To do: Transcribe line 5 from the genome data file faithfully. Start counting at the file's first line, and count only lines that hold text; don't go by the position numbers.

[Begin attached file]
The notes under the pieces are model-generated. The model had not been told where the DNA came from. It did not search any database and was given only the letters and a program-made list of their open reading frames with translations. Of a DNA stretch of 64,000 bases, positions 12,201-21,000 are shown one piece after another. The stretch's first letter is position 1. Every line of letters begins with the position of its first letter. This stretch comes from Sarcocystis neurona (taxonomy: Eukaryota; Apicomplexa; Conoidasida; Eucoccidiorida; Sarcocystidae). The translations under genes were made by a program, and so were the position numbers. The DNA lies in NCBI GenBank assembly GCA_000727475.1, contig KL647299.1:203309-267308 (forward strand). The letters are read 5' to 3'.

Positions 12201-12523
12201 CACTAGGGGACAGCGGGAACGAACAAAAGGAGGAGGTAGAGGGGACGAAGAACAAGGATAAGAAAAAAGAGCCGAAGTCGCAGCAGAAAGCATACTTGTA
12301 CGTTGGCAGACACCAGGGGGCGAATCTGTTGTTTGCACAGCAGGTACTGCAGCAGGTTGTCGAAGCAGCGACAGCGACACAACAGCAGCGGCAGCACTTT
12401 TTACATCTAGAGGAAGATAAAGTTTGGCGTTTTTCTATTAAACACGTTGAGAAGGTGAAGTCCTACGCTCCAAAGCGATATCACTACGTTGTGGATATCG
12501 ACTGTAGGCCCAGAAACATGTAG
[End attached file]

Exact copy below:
12401 TTACATCTAGAGGAAGATAAAGTTTGGCGTTTTTCTATTAAACACGTTGAGAAGGTGAAGTCCTACGCTCCAAAGCGATATCACTACGTTGTGGATATCG